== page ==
I couldn't help myself. I am far too busy to take time to draw all of these today, but I was having fun.
I just tried a few different approaches to my monster friend from the wallpaper (see previous post). I not only was trying different views and expressions, I was slightly modifying the design each time. I never got he jowls quite the way I wanted. Anyway, here's what I played at today...
On this one, I tried to color them in with gray PITT brush pens. I normally love them, but hate them for this purpose. Very uneven application. Maybe I could eventually get the hang of them, but instead I will wait for my set of gray Prismacolor markers to arrive. And for the other two, I colored them in in Photoshop.
He can't be angry all the time...
I went for a little more detail here and got carried away. Oh... and the girl was something I had already doodled on the same piece of paper from a couple of weeks ago. I colored them both in Photoshop.
This one I liked more. He is less rat-like, with his head taking up half his body size. I'm still not sure of his scale, though. He might be three or four feet tall. Maybe seven.
Seeing how posture affects his underbite.
This was my first attempt at an action pose. I thought I could do better...
...So I cleaned it up a little. Fixed the anatomy, but lost a lot of the energy.
This is another attempt at Photoshop color.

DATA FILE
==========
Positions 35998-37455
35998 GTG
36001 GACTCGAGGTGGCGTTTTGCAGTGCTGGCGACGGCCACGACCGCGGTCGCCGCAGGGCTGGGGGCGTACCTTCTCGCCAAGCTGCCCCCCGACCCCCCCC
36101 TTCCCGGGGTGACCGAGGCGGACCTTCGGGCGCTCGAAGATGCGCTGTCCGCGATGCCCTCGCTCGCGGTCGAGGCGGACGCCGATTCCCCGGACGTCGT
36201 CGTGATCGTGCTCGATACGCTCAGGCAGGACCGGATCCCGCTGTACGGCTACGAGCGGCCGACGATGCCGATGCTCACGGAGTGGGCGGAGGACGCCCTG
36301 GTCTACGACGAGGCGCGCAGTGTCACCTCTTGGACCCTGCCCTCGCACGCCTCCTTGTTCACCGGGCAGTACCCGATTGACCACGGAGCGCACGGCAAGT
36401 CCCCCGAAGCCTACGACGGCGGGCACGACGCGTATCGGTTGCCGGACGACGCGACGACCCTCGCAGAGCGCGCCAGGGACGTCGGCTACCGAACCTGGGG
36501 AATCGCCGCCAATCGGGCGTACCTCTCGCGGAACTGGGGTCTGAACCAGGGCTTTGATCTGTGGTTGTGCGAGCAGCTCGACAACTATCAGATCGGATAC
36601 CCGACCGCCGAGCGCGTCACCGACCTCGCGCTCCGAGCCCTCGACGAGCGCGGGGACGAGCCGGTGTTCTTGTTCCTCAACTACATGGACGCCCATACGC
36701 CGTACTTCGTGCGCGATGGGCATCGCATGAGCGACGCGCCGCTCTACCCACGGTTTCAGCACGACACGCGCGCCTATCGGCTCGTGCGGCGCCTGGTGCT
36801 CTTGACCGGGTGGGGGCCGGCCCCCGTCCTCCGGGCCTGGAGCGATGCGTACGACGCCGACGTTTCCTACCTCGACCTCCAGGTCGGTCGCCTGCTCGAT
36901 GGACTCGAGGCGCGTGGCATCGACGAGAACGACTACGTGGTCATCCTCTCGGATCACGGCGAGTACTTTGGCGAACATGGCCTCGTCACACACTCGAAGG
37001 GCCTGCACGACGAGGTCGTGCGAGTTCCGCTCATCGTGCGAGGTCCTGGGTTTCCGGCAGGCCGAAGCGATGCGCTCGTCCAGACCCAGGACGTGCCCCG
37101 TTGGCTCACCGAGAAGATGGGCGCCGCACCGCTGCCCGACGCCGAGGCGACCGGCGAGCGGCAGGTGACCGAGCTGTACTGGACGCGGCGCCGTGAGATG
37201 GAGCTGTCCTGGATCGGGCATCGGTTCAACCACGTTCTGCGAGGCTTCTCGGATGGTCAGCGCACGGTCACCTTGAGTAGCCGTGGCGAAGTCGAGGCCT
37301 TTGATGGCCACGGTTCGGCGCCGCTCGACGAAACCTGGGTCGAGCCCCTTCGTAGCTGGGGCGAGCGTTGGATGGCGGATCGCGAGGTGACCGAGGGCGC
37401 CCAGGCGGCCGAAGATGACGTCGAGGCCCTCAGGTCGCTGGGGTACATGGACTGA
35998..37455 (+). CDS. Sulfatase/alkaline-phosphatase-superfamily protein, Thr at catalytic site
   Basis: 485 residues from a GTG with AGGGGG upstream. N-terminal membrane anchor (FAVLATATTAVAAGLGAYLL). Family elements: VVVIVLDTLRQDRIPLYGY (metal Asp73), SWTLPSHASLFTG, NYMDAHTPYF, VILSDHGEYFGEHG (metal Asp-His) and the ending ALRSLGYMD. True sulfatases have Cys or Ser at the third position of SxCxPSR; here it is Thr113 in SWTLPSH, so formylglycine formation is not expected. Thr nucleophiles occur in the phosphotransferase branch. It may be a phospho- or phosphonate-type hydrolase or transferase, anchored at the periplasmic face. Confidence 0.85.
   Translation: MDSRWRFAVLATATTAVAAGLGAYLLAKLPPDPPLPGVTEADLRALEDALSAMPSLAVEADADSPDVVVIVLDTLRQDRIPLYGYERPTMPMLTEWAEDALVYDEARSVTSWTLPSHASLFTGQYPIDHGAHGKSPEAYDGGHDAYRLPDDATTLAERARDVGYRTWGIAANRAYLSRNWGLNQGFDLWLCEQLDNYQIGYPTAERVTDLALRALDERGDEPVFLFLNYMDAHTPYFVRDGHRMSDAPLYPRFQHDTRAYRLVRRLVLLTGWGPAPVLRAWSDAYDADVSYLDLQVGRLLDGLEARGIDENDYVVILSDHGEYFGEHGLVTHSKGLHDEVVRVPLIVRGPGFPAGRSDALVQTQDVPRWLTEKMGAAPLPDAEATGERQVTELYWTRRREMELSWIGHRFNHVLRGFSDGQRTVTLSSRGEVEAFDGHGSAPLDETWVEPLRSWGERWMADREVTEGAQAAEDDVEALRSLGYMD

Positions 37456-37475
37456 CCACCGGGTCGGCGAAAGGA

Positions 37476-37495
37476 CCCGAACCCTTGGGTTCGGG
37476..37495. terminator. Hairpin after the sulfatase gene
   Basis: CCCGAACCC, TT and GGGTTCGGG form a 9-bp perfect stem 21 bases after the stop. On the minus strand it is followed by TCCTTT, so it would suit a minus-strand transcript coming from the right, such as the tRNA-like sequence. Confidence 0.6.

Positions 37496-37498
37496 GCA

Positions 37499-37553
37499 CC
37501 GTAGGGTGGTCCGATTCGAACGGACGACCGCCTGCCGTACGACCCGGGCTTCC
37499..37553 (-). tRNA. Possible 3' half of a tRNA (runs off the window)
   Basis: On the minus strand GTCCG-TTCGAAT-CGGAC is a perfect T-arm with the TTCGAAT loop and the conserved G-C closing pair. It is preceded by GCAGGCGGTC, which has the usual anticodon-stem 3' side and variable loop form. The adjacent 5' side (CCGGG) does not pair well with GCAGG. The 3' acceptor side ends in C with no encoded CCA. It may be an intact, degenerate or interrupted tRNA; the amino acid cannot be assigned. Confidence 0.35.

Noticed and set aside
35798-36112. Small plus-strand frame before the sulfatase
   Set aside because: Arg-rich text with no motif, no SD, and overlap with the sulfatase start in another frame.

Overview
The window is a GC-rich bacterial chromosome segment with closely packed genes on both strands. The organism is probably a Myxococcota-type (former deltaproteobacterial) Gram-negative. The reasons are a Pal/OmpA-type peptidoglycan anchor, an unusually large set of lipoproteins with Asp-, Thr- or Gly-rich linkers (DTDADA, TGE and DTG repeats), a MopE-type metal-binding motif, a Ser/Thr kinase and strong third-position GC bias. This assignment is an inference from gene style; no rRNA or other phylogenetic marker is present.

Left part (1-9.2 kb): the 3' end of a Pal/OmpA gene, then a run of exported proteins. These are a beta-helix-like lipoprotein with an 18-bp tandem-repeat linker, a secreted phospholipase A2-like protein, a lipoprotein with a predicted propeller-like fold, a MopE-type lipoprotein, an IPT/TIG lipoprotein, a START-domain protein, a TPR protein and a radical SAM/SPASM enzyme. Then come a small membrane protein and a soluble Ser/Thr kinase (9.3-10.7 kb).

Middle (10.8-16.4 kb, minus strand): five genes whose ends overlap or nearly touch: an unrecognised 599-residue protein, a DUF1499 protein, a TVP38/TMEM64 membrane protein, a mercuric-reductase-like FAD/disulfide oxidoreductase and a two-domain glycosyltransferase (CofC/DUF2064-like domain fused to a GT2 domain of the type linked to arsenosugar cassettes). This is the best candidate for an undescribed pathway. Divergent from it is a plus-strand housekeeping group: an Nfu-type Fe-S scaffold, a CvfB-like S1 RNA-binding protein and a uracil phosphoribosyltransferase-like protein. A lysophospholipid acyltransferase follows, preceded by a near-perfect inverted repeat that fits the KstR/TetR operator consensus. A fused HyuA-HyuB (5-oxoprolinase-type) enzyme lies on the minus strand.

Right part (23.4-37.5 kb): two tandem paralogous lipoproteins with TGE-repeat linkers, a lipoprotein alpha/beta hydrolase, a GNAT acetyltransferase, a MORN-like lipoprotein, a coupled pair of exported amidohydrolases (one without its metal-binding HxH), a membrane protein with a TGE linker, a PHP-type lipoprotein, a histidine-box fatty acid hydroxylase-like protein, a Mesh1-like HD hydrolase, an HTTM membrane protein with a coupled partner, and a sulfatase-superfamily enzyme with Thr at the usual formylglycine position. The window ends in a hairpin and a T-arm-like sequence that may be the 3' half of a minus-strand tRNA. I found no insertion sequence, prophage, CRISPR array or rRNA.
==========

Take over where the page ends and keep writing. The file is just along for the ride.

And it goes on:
Doing all of these sketches makes one really start to think about character. What is this thing like? What is his personality? At first glance, one might assume he is a villain. I know I did. But remember... villains never think of themselves as villains. From their own perspective, they have noble desires.
Consider Scar from "The Lion King". He thought he could do a better job running the Pridelands than his brother. He didn't set out to make a wasteland, he was trying to build an empire. It was his character flaw - his selfishness - that drove him to murder his brother and make a travesty of the throne. He didn't think of himself as evil, just smarter.
Javier in Les Miserables didn't consider himself a villain. He was searching for justice. It was the hero of the story, Jean Valjean, who thought of himself as a villain, for he knew he was a convict on the run.
That's what makes romantic comedies so enjoyable... (ahem)... I mean... for chicks, yeah... uh... anyway, as I was saying, In a romantic comedy, the two lovebirds hate each other for most of the film (or at least one hates the other). Each considers the other the enemy, but neither is.
Stalin, Lenin, Hitler, Edi Amin, Kim Jong-il... each of these guys would consider themselves the savior of their country, not murderous meglomaniacs. Even Bruce the shark in Jaws wasn't out to destroy a vacation town. He was just looking for his next meal.
So when you are creating an antagonist, whether a drawing or writing a story, make sure that in his or her own mind, they have a noble goal.
My monster friend here? I'm not sure what his deal is yet. I think he's just hungry.